ChesslaBlab Blog

Sept 8, 2022 by Jordi Bassaganas

How to Share State Variables Between React Components

Stop writing the same thing over and over again

How to Share State Variables Between React Components Photo by Lautaro Andreani on Unsplash

When developing React apps, it's quite common to write reusable functional components which internal state will be shared by other Hooks. I had to do this recently while working on React Chess, a React Redux chessboard connected to a chess server.

Check out this demo.

I managed to share a state variable between multiple components as shown in the animations below.

Figure 1 Figure 2 Figure 3

As you can see, a dialog pops up when clicking on any of these buttons:

The thing is you don't want to reinvent the wheel and write the same color selection code over and over again. All three dialogs (parents) use the same functional component (child) to allow users select the color of the pieces.

Here are the React files involved.

Each dialog has been implemented according to Redux Toolkit best practices. The MUI code is written in a file ending with the word Dialog while its state management logic is encoded in a slice.

It's two files for each dialog.

SelectColorButtons is a reusable, self-contained component meaning it doesn't need any slice because its state is internal. In other words, it doesn't actually make sense for it to be accessed by other components globally via a Redux store.

SelectColorButtons basically receives the props from a parent component and changes its value whenever an icon button is clicked on.

const handleSelectColor = (color) => {

This is achieved by the handleSelectColor() function working along with React's useEffect Hook which listens for a state change in the color variable.

React.useEffect(() => {
  props.color = color;
}, [color]);

That's it!

Now let's have a look at the other way around.

The code of the parent components is perhaps a different story. A harsh truth nobody wants to hear about but it's worth saying is that full-stack web development may not be too obvious at times. Probably this is the case with React Chess provided that it communicates with both an API and a WebSocket server.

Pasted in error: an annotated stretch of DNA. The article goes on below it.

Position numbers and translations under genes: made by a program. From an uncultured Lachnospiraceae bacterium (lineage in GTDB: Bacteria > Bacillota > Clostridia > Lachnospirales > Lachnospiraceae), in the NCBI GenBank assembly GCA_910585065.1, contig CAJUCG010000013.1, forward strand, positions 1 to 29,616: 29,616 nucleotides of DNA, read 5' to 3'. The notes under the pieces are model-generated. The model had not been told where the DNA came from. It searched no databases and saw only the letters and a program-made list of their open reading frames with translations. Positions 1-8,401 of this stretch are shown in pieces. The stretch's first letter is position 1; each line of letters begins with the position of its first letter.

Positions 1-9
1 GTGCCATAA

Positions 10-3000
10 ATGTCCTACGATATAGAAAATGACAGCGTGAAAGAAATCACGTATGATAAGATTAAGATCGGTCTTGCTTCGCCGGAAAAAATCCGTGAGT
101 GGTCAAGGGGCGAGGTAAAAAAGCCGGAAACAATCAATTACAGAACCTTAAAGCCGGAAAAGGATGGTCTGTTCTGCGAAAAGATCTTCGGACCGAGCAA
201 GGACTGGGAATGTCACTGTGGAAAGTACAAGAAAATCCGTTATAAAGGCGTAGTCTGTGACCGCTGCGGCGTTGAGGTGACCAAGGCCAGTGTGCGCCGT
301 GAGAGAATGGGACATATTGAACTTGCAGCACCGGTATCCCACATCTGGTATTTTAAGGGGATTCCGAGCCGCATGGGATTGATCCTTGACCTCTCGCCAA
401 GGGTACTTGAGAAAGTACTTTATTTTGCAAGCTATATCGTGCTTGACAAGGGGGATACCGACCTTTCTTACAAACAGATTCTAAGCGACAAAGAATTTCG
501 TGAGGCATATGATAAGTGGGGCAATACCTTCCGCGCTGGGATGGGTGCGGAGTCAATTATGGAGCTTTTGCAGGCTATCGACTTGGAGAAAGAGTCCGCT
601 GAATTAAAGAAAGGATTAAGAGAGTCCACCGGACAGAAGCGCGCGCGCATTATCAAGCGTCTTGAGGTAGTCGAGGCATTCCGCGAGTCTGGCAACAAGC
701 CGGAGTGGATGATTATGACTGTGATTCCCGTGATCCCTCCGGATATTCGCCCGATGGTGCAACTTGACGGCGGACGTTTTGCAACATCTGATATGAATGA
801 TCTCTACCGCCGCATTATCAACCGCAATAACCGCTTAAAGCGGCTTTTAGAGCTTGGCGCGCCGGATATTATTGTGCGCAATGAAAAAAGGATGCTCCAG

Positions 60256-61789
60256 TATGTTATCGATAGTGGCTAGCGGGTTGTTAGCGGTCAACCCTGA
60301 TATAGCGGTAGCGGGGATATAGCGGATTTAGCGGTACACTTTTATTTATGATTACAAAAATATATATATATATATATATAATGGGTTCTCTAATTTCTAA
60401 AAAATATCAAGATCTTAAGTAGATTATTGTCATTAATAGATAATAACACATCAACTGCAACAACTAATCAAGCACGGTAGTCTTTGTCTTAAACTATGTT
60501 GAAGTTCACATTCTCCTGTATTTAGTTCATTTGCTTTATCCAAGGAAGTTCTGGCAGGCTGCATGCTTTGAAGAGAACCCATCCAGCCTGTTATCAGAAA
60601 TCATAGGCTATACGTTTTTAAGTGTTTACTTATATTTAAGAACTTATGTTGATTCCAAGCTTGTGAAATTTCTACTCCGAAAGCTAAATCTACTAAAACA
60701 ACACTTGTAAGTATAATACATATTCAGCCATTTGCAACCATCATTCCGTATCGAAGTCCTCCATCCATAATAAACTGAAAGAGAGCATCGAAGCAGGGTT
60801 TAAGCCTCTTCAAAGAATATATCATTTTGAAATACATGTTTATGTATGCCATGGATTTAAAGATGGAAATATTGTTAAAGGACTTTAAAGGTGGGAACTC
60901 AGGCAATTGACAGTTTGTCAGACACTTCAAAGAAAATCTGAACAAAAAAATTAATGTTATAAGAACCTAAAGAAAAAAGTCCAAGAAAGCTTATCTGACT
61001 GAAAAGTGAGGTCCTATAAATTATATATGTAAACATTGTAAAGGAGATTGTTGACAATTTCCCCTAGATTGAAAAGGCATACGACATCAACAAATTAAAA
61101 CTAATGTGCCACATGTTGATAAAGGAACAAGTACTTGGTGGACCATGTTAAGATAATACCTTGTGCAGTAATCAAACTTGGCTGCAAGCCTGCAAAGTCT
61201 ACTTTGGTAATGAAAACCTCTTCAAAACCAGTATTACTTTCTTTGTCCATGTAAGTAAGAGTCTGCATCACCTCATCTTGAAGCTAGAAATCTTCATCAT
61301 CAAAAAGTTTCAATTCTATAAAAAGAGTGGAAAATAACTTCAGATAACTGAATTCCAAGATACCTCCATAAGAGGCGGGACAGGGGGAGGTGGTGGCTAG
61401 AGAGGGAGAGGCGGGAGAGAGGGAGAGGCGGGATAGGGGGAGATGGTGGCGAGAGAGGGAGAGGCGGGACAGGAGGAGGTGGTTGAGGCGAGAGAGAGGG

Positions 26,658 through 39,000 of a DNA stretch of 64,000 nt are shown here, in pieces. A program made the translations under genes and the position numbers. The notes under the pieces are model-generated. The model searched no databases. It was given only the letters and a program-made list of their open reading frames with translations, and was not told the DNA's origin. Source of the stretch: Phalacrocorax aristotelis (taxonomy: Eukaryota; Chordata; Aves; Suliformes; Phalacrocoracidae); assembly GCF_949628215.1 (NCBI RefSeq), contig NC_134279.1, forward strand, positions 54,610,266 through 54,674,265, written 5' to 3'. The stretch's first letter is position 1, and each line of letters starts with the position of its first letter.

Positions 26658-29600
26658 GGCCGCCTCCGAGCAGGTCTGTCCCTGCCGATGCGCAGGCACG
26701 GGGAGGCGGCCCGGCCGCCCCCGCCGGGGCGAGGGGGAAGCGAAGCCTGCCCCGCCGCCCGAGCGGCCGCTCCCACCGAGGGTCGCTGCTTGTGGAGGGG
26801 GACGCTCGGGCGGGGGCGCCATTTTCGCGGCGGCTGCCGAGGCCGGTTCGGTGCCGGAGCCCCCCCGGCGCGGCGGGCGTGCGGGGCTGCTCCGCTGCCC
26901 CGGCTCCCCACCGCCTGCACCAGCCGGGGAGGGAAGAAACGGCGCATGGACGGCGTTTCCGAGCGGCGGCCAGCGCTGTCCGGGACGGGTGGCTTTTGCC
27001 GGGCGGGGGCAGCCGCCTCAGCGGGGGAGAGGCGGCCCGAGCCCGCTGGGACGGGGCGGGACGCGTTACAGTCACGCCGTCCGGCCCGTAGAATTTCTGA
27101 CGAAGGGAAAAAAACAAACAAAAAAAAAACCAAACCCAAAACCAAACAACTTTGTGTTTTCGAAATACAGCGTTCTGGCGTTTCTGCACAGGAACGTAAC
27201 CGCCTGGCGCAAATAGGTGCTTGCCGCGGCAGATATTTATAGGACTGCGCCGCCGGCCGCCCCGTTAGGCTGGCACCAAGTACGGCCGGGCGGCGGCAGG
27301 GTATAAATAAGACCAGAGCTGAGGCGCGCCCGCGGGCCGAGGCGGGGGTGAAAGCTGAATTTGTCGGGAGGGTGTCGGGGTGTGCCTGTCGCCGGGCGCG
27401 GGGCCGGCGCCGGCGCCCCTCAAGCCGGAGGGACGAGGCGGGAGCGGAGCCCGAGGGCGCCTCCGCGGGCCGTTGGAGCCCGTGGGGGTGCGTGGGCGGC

It is not the purpose of this post to go into the details of how React Chess works.

So I've removed the lines of code for the sake of simplicity to focus on what really matters. Remember, we want a state variable to be shared between components in a simple way.

Let's have a look at PlayComputerDialog as an example.

The useState Hook is used in PlayComputerDialog to manage the internal state of the dialog. The object variable fields holds the two values required to play the computer: level and color.

const [fields, setFields] = React.useState({
  level: 1,
  color: 'rand'

The dialog fields are passed to the child component as props.

<SelectColorButtons props={fields} />

Thus, the user can select a color in the child component while the parent gets automatically updated via the fields variable.


A simple way to share a state variable between a parent and a child component is to make sure that the former passes it to the latter as props.

In this example, we've seen how the fields of PlayComputerDialog are passed to SelectColorButtons.

props.color is then updated in the child component whenever its internal state changes. This is achieved by React's useEffect Hook which listens for a state change in the color variable.